Comments: 9
What a shame! :(
Yes, real missed opportunity, if you ask me. An alternative would be to dump section one altogether, incorporate the remainder into the Collected Works and split that into two volumes but it seems the editors were hell-bent on being the first to produce a single-volume Middleton complete works.

Seems like they only achieved their aim in the most nominal of fashions, if a good chunk of book 2 (aka the companion volume) is what you need for purposes of context / itroduction / a generally more rounded experience after all ...
Really, they have compromised in their intended audience; if you took the authorship stuff, condensed it a bit and put it in the Collected Works you'd have the equivalent of the Oxford Complete Works of Shakespeare, perfectly satisfactory for a general audience, independent of the Companion. However, because Middleton studies are far behind Shakespeare studies, it's clear they wanted to include all the editorial apparatus for use solely by academics, which would have made for a practically unusable single volume. In my view their mistake was assuming that general readers aren't interested in authorship questions, which is odd, given the increased attention it gets in the Oxford Shakespeare 2nd Edition.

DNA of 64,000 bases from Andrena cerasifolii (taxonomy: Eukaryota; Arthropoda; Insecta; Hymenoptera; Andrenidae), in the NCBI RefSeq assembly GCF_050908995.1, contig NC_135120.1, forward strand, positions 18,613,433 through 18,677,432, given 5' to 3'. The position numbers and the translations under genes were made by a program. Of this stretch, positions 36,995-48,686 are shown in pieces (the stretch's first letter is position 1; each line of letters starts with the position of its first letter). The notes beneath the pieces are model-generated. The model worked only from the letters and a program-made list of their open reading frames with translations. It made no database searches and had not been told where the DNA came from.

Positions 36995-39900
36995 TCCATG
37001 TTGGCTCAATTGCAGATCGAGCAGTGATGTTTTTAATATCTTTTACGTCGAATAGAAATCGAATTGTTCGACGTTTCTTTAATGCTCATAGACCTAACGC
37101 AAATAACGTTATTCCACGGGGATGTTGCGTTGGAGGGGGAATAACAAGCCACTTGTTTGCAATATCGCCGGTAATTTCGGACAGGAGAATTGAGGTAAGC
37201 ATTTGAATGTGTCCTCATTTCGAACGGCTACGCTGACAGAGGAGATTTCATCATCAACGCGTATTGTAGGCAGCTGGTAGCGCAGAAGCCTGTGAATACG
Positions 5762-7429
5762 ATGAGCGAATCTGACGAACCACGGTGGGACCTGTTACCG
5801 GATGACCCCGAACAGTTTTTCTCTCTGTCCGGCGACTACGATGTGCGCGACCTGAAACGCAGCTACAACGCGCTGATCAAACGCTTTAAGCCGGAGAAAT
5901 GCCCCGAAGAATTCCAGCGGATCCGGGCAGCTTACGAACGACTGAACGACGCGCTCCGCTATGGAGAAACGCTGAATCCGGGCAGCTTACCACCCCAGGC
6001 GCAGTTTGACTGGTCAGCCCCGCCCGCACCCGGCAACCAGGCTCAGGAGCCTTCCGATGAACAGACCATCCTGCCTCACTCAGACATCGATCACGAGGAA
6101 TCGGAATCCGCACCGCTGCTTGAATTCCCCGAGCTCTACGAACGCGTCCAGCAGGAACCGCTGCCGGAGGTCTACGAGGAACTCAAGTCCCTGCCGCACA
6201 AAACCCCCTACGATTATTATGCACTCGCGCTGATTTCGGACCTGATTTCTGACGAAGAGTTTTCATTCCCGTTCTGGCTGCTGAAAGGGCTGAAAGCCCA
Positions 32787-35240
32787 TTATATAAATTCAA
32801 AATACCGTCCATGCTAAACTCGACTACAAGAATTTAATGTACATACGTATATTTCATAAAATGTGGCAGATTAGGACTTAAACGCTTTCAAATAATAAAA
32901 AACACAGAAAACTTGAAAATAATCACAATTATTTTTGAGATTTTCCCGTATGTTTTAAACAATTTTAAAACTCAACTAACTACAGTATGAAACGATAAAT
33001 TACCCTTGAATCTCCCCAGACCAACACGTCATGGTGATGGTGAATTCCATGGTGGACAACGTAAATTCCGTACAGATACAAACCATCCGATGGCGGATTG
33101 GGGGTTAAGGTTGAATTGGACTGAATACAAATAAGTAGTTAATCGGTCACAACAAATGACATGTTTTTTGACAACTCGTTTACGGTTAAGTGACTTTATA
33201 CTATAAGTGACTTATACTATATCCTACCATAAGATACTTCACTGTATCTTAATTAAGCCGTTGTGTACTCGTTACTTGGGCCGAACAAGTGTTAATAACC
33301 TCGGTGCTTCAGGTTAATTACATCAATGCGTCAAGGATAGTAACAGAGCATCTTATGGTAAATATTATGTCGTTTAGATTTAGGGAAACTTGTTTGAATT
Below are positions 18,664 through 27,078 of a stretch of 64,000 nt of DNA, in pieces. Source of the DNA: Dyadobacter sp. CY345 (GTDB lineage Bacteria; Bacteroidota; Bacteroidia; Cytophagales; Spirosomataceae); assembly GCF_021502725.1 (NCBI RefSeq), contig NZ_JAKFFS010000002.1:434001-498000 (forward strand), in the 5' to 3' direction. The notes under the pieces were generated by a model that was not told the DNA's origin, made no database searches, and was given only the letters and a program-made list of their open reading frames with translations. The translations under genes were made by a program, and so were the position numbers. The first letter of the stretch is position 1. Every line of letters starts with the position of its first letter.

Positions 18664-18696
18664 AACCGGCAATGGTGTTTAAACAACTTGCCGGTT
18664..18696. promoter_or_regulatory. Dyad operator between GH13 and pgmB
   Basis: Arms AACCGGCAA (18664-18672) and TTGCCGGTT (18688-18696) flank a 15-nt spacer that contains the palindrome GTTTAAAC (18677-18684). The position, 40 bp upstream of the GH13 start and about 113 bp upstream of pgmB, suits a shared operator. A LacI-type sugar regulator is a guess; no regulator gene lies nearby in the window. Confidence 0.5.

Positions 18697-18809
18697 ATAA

Odd in light of that, and also odd in light of the fact that just *because* Middleton is less well generally known, something providing *more* rather than *less* information would probably be received all the better (never mind the academic tone -- mixing my lit. references, I'd rather have stale lembas bread than no bread at all)!
There's really no escaping the fact that it would have been better as a two-volume edition, if all the apparatus is deemed essential.
Well, it's good to know if ever I should be tempted to actually transform a heretofore digital TBR addition (= wishlist item) into a physical one ...
Well, it's already been an interesting project because of the emerging themes and their contrast with other dramatists of the era.
I can well believe that.